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Thread: complex analytic functions

  1. #1
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    complex analytic functions

    Prove there exists no function F(z) analytic in the annulus D: 1<|z|<2 such that F'(z) = 1/z.
    I assumed there was such a function.
    let F(z)=Log(z) + c
    F'(z)= 1/z
    I don't know how to do this.
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  2. #2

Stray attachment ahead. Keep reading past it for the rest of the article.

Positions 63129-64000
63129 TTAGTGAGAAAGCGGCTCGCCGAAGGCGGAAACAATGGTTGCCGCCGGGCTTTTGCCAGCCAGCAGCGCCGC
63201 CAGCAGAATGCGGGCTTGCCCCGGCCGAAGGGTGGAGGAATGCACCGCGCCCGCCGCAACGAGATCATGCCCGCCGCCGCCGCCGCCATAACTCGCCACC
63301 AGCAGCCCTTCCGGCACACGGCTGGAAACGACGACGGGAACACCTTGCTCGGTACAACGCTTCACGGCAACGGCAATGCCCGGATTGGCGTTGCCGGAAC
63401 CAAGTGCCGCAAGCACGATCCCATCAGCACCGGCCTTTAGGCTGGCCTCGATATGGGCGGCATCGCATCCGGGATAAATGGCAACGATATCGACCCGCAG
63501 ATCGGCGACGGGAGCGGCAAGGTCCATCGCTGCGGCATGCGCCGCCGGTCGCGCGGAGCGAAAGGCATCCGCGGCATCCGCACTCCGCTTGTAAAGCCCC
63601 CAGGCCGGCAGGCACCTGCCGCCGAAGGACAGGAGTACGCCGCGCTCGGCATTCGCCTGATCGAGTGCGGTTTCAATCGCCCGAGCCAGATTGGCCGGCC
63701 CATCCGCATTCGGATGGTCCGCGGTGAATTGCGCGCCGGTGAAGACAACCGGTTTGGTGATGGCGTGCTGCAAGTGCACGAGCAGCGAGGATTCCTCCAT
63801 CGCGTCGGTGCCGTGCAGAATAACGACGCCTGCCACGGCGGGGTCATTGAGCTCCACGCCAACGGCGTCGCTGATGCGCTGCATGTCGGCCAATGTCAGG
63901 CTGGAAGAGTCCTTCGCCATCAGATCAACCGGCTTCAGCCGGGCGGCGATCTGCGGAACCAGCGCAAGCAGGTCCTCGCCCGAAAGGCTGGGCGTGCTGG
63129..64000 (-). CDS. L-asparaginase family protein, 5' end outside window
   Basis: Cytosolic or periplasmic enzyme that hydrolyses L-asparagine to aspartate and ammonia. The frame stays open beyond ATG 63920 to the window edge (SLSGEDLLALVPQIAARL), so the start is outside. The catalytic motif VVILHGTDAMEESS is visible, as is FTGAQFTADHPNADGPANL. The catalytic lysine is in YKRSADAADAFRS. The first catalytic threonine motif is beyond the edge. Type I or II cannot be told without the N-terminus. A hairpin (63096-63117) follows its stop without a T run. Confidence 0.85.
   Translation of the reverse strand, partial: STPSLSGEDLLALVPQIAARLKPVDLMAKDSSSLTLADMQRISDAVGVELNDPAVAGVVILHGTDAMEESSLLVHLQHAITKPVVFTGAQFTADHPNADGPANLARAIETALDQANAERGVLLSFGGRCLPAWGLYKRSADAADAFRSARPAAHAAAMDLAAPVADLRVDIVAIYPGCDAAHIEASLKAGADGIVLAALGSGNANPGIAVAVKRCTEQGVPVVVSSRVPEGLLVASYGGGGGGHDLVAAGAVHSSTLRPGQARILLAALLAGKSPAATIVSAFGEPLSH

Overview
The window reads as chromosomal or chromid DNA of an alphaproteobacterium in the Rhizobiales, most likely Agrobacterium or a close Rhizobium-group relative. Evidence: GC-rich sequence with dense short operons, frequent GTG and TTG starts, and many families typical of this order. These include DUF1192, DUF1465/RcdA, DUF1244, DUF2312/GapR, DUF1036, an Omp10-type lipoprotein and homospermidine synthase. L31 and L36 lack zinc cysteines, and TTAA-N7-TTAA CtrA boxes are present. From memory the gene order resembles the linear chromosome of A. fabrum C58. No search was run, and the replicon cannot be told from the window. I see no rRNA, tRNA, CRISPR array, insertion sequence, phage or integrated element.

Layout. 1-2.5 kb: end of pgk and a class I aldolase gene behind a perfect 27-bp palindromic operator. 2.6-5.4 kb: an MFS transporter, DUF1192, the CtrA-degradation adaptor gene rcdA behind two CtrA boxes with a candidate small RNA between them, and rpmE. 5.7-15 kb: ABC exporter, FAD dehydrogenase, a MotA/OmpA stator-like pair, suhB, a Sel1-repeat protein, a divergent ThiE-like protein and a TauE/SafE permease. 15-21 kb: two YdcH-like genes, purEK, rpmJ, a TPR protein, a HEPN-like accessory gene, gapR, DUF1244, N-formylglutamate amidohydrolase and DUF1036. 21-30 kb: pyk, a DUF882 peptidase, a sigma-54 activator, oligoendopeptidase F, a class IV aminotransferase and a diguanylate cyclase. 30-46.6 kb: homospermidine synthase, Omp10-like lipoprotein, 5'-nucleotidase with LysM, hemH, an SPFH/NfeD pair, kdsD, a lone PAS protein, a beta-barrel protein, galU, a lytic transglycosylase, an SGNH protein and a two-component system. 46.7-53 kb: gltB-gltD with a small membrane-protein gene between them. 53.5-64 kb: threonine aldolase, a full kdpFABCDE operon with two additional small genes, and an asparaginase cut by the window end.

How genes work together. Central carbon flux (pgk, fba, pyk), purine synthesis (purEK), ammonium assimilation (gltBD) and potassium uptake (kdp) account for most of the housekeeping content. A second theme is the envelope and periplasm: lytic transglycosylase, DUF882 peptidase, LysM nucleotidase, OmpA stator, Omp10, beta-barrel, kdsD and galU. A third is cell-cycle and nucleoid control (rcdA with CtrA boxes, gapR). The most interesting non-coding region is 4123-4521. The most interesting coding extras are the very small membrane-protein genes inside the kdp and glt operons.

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    If $\displaystyle f(z)$ is analytic on an (non-trivial) open set $\displaystyle S$ and $\displaystyle e^{f(z)} = z$ for all point $\displaystyle z\in S$ then $\displaystyle f(z) = \ln |z| + i\arg(z)$ for some particular definition of $\displaystyle \arg z$. Thus, our goal is to prove that $\displaystyle F(z)$ as you defined it above has the property that $\displaystyle e^{F(z)} = z$ but then that would mean $\displaystyle F(z) = \ln |z| + i \arg(z)$ for some particular definition of of the argument, but then this contradicts the fact that $\displaystyle F$ is analytic on $\displaystyle 1<|z|<2$ because the branch of $\displaystyle \arg z$ will have to hit the annulus as it leaves the origin. There is just one detail I do not know how to show, maybe it is not needed: there is a point $\displaystyle z_0 $ on the annulus so that $\displaystyle e^{F(z_0)} = z_0$. With that we can complete the proof. Suppose that $\displaystyle F'(z) = 1/z$ and consider $\displaystyle g(z) = ze^{-F(z)}$ then $\displaystyle g'(z) = e^{-F(z)} - z(1/z)e^{-F(z)} = 0$ and this means $\displaystyle g(z) = k$ for some complex number $\displaystyle k$ because the annulus is a region (open connected set). This means, $\displaystyle ze^{-F(z)} = k$ for all point on the annulus. In particular for $\displaystyle z_0$, which yields. $\displaystyle z_0e^{-F(z_0)} = k \implies k=1$. Thus, $\displaystyle ze^{-F(z)} = 1 \implies e^{F(z)} = z$. We have show $\displaystyle F(z)$ is the inverse function of $\displaystyle e^z$ and this completes the proof using the begining comments.
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